(Part 2) Keith Augustine’s How Not to Do Survival Research: Reflections on the Bigelow Institute Essay Competition

Augustine raises the issue of the fallacy of how survivalist’s conclude from the difficulties in describing how consciousness arises from the body that therefore it doesn’t:

  • Ruickbie’s use converts Noë’s actual meaning into an argument from ignorance: we don’t know how brain activity gives rise to consciousness, therefore it must not give rise to consciousness. If the argument were that we don’t know how migrating birds navigate, therefore they must not navigate, it would not impress. Nor should it here...It does not follow from the inability to explain how consciousness arises from matter that it does not so arise, and in fact its ubiquitousness throughout the biosphere positively suggests that it does (though see McGinn, 1999, pp. 89-95 and Nahm, 2021*, p. 64 for ways to get around this). And the distinctively individual consciousnesses necessary for personal survival almost certainly so arise.

One fruitful approach would be to say the mind is instantiated in the brain, and so wouldn’t exist apart from it:

  • Moreover, computationalists and other functionalists would never say that you are your brain; at most, they would say that you are instantiated in a human brain, but you could’ve been instantiated in something else—like a silicon network, an extraterrestrial brain, or even an astral body or nonphysical substance (it’s just that, as a contingent matter of fact, a brain is what happens to instantiate your mind).

There is an interesting short discussion about morality and God, and certainly we should conclude it far more noble to act morally with no external rewards as opposed to one who does so because they think God will reward them.

There is an interesting discussion trying to pin down the nature of consciousness, and brings up the issue of philosophy and idealism. Augustine concludes:

  • Since idealism is pure metaphysics, it shouldn’t come as a surprise that its picture of reality will be empirically indistinguishable from that of its antithesis, realism. Our daily lives would be like living in a Matrix in which there are never any glitches to reveal the true underlying reality. Idealism is a rather abstract thought experiment, akin to the notion that you might really just be a brain in a vat and mistakenly think that you have a body, or be a victim of René Descartes’ evil demon. But it’s also a picture that we have no positive reason to affirm. Sure, it could theoretically be true, but if the world appeared and functioned in exactly the same way as it would if it were false, what would it matter?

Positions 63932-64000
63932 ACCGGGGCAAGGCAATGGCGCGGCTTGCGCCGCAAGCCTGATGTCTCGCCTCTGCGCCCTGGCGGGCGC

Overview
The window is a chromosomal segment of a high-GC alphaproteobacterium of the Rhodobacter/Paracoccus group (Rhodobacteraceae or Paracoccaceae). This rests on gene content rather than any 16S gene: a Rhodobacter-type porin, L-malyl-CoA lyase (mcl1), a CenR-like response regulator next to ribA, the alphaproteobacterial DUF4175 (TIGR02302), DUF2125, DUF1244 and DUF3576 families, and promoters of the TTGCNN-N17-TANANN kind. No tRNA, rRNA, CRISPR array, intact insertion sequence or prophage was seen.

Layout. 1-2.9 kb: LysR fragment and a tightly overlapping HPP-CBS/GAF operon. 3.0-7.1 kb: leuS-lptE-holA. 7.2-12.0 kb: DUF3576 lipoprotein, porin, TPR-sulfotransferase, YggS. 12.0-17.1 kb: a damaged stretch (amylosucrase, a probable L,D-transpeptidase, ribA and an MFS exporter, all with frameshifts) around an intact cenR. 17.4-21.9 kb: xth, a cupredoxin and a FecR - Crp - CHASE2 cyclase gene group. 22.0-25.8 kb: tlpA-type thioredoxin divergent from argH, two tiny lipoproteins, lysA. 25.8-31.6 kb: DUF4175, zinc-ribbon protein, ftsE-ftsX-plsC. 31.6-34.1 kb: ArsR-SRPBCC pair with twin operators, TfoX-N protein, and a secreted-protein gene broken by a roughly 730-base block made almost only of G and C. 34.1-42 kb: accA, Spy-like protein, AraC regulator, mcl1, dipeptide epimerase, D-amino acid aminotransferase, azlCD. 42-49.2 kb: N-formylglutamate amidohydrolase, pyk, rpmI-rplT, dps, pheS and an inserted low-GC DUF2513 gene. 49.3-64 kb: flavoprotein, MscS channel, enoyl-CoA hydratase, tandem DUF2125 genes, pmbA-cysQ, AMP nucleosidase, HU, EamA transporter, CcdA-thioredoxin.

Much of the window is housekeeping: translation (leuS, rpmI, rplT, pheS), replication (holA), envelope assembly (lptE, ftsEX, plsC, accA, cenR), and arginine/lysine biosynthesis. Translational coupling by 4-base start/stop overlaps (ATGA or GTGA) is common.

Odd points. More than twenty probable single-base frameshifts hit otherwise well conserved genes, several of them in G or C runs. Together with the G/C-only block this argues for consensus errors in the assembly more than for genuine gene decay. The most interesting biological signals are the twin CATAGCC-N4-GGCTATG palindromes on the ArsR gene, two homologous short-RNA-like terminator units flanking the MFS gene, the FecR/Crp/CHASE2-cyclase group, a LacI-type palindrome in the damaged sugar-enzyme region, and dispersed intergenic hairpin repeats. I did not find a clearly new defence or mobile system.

Plato, in the Sophist, called the idea that the objecthood of the object was encountered like brownness and hardness “the most laughable, katagelastotata (252b8),” because it denied that something was to be understood by appealing to something beyond the thing itself, while such proponents (Antisthenes for Plato) tacitly adopted a whole slew of ontological structures even in mere naming that go beyond the mere entity at hand, such as einai, Being, choris, separate from, ton allown, the others, and kath auto, in itself.  Thus, to be a being for Plato means something is what it is in its specificity (eg a bachelor), and not what it isn’t (a tree), and not nothing at all. The table is encountered as “not me,” for instance. This is the birth of metaphysics: ta meta ta physica, beings understood in their Being.  So, for Plato man must always have Being in view by the mind’s eye.

For Kant this evolved into transcendental idealism, the really real is what allows us to have the experience of the world that we do. We could not have the experience of beings that we do unless we had in view such things as variation/equality by the mind’s eye in order to encounter various things; a view of sameness/contrariety to encounter ourselves as self-same in each case; a view of symmetry and harmoniousness allow us to arrange and construct things; etc.

It is also specifically understood by the scolastics from the point of view of a being’s “what being (the table as hard),” and its “how-being (the table as badly positioned),” this second sense of Being referring both to how the observer encounters the being (it looks badly positioned) and the context of the being. In this second sense, a table is (i) at-hand if we need to resolve a dispute about its colour, and (ii) badly positioned in the corner of the lecture hall during a lecture vs well positioned in the corner of the stadium when the game is going on.

What this shows us is that while the objectivity of objects is ideal, Kant says beings are nonetheless empirically real because we could not even dream unless the senses had been furnished something that the imaginative sleeping unconscious could then combine, multiply, stretch, etc. to produce dreams.


Bonus Reading:

Etienne LeBel Keith Augustine Adam Rock’s “Beyond the BICS Essays: Envisioning a More Rigorous Preregistered Survival Study” see https://journalofscientificexploration.org/index.php/jse/issue/view/85